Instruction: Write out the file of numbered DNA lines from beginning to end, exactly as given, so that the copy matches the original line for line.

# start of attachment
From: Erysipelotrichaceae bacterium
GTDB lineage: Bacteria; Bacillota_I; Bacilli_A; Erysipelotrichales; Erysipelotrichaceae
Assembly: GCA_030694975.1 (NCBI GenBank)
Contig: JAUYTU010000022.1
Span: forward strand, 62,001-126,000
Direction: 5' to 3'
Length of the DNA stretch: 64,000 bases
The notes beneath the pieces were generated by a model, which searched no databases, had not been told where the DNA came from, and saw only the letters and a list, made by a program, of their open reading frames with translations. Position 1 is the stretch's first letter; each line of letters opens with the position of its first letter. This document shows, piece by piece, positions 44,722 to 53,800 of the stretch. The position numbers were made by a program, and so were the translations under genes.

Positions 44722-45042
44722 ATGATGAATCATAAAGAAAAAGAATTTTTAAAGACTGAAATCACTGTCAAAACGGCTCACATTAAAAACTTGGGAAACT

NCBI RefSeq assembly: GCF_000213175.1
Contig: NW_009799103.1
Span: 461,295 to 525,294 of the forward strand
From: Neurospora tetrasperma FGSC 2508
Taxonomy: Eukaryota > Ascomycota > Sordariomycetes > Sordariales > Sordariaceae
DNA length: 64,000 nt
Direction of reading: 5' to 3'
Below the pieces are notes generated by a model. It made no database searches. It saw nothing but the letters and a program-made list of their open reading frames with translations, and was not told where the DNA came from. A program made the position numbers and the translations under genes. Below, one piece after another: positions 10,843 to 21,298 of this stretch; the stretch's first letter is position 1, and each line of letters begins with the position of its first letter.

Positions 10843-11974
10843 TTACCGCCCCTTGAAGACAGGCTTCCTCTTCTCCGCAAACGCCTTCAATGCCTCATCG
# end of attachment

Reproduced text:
From: Erysipelotrichaceae bacterium
GTDB lineage: Bacteria; Bacillota_I; Bacilli_A; Erysipelotrichales; Erysipelotrichaceae
Assembly: GCA_030694975.1 (NCBI GenBank)
Contig: JAUYTU010000022.1
Span: forward strand, 62,001-126,000
Direction: 5' to 3'
Length of the DNA stretch: 64,000 bases
The notes beneath the pieces were generated by a model, which searched no databases, had not been told where the DNA came from, and saw only the letters and a list, made by a program, of their open reading frames with translations. Position 1 is the stretch's first letter; each line of letters opens with the position of its first letter. This document shows, piece by piece, positions 44,722 to 53,800 of the stretch. The position numbers were made by a program, and so were the translations under genes.

Positions 44722-45042
44722 ATGATGAATCATAAAGAAAAAGAATTTTTAAAGACTGAAATCACTGTCAAAACGGCTCACATTAAAAACTTGGGAAACT

NCBI RefSeq assembly: GCF_000213175.1
Contig: NW_009799103.1
Span: 461,295 to 525,294 of the forward strand
From: Neurospora tetrasperma FGSC 2508
Taxonomy: Eukaryota > Ascomycota > Sordariomycetes > Sordariales > Sordariaceae
DNA length: 64,000 nt
Direction of reading: 5' to 3'
Below the pieces are notes generated by a model. It made no database searches. It saw nothing but the letters and a program-made list of their open reading frames with translations, and was not told where the DNA came from. A program made the position numbers and the translations under genes. Below, one piece after another: positions 10,843 to 21,298 of this stretch; the stretch's first letter is position 1, and each line of letters begins with the position of its first letter.

Positions 10843-11974
10843 TTACCGCCCCTTGAAGACAGGCTTCCTCTTCTCCGCAAACGCCTTCAATGCCTCATCG